Deadly Premonition: The Director’s Cut
Overall Rating: 8/10
When it first released on the Xbox 360, Deadly Premonition divided critics and gamers alike; it scored as high as 10/10 and as low as 2/10 with journalists; gamers either loved its bizarre, quirky faults or hated every aspect of the title. Three years later, Deadly Premonition makes its appearance in the United States on the PlayStation 3 with Deadly Premonition: Director’s Cut, available April 30th, 2013. Is this edition worth double-dipping for fans of the series? Will this game sway the opinions of those who hated the original version? The answer is a resounding “Yes” and an hesitant “Maybe.”
If you hated Deadly Premonition due to the bizarre story and weird characterization, you’ll be disappointed to find out that hasn’t changed. Outside of a few new story scenes and an extended ending, Deadly Premonition’s story is still as bizarre as you remember it with no changes to the main plot whatsoever. The odd script and stilted voice acting also remain in addition to the odd sound fluctuations: one moment you’ll go from barely hearing a character’s voice to having that character’s voice become so loud it overpowers all other sounds. The PlayStation 2 quality graphics also remain in effect; even though the graphics have been upscaled, it hasn’t helped to make a difference as Deadly Premontion looks as low budget as ever. However, the technical issues and graphical fidelity are part of the game’s charm, in an odd sort of way, and you get used to them as the game progresses.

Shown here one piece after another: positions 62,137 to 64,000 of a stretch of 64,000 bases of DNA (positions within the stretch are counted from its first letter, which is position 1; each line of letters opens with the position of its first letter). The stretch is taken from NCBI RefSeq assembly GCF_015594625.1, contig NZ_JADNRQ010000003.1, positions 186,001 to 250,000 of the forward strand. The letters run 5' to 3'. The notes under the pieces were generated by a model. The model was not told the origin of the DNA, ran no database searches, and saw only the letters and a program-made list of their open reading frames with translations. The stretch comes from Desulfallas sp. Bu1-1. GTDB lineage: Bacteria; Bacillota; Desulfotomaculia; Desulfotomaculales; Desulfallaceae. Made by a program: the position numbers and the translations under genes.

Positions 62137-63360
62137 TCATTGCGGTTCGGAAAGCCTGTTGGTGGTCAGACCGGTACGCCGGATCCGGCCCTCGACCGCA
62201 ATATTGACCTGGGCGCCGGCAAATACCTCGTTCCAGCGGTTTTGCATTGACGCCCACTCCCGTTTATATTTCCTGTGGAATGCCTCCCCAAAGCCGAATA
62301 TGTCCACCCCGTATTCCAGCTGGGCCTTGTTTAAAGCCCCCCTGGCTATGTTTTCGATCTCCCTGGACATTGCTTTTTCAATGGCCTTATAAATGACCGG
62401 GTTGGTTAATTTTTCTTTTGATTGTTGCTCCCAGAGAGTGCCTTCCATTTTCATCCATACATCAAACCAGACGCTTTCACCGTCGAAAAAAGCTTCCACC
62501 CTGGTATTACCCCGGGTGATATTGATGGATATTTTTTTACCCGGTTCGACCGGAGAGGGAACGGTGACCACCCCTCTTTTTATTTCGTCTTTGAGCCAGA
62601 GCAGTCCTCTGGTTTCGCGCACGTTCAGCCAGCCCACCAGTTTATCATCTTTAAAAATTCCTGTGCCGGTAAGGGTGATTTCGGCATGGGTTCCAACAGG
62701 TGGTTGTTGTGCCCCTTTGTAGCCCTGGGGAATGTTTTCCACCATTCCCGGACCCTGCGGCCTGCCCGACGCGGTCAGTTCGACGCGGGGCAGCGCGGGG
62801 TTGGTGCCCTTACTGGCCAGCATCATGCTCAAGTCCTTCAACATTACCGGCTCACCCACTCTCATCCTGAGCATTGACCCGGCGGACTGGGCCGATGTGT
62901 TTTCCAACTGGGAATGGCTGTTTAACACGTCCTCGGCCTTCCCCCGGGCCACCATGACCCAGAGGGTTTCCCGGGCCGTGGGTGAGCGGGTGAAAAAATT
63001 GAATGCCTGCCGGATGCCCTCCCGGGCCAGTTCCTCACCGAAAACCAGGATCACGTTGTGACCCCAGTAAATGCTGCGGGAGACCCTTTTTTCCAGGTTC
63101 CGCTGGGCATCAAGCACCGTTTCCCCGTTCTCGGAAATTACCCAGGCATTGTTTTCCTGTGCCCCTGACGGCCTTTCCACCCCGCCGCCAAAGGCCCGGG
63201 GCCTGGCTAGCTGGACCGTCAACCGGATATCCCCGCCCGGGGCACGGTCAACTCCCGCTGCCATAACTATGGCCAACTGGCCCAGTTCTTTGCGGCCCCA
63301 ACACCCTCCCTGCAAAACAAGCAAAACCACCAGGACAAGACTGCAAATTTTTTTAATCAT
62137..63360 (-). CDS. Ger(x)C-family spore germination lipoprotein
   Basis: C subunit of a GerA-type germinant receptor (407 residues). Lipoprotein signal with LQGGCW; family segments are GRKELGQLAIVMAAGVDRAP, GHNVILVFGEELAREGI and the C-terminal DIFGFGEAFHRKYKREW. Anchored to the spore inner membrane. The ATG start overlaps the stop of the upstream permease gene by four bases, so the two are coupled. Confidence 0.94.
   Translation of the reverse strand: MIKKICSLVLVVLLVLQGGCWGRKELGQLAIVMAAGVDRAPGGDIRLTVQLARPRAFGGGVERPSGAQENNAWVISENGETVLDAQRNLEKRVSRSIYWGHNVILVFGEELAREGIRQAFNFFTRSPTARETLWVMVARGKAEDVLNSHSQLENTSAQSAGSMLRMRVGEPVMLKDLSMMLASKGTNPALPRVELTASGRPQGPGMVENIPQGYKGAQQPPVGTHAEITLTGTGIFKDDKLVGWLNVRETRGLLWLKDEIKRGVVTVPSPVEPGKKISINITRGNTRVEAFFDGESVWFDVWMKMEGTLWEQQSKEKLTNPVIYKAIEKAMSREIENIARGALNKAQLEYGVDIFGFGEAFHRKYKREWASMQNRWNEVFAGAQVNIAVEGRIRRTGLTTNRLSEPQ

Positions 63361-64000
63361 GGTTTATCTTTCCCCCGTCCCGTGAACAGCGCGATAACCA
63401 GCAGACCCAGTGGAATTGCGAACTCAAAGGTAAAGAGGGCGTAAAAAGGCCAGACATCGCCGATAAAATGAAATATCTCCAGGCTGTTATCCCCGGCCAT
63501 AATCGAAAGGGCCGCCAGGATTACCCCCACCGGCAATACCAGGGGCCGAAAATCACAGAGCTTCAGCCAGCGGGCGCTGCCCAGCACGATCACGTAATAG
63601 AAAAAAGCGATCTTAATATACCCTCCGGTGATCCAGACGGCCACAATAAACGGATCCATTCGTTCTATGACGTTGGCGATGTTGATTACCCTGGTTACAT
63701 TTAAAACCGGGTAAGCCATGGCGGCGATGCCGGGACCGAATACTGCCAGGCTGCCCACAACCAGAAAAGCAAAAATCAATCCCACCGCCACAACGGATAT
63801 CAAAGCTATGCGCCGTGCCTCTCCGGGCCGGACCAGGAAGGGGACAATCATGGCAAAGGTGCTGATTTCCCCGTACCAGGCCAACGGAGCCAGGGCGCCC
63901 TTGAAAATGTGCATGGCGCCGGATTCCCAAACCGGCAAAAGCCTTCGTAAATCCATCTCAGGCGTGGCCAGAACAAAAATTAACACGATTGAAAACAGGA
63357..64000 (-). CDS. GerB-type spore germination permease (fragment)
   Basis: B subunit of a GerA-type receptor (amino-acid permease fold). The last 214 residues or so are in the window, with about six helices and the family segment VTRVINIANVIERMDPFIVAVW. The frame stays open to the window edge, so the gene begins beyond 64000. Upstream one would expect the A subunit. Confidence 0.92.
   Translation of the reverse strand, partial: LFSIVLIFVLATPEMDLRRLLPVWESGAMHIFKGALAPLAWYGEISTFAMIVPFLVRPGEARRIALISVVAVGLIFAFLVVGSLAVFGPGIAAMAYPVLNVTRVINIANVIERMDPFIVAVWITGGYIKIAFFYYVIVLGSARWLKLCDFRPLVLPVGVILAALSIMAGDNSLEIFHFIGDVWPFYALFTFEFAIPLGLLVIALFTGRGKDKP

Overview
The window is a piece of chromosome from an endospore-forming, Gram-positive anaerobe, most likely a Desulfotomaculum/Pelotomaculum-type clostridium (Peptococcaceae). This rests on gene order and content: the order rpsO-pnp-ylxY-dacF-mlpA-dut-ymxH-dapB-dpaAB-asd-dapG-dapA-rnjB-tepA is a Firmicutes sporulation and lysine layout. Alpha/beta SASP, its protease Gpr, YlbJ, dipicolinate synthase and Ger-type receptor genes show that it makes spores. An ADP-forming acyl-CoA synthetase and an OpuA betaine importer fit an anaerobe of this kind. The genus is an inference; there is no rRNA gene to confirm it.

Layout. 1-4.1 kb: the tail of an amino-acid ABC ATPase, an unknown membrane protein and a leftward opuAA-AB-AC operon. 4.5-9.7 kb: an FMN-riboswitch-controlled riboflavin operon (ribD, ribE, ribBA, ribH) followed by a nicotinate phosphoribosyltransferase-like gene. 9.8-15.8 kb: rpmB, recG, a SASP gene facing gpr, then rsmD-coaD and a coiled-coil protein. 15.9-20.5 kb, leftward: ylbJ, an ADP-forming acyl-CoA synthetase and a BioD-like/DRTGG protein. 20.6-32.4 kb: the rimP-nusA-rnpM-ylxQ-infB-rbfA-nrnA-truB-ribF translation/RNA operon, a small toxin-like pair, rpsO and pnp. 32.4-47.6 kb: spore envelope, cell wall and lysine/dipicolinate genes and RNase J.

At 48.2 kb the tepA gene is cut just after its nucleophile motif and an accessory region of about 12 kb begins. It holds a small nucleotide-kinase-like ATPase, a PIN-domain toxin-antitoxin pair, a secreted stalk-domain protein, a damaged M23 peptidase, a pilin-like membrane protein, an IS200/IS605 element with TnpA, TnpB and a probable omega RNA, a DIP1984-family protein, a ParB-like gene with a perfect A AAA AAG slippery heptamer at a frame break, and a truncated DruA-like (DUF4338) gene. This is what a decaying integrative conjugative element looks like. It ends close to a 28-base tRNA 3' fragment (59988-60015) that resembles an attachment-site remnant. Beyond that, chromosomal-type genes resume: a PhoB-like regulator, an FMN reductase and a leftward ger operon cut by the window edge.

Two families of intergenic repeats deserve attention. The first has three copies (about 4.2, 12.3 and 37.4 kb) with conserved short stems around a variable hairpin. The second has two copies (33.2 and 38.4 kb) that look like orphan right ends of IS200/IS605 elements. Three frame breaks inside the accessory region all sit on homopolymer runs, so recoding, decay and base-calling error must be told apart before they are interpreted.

Where the game earns its “Directors Cut” tag is in the gameplay department. All difficulty options have been removed and the game is permanently set to Easy Mode; while gamers looking for a challenge may be disappointed, the combat always felt like an afterthought, so this is a welcome change. The controls and camera systems have been overhauled, making combat far easier in the Director’s Cut than the original. This also has the side effect of making driving your car somewhat tolerable instead of a headache. The Director’s Cut also takes advantage of PlayStation 3 specific features, such as PlayStation Move support and stereoscopic 3D, for gamers with access to the appropriate accessories or devices.
Buy It / Rent It / Forget It:
If you were a fan of Deadly Premonition and you’re eager to relive the experience or view the new scenes, the game is absolutely worth a BUY. Likewise, if you’re a newcomer to the series, the Director’s Cut is the best version available. If you hated the original, purchasing the game depends on what you hated: the controls or the story? If the controls kept you away from the original, the Director’s Cut is your chance to dive right in. If the story wasn’t your cup of coffee, you’d do well to continue avoiding this game.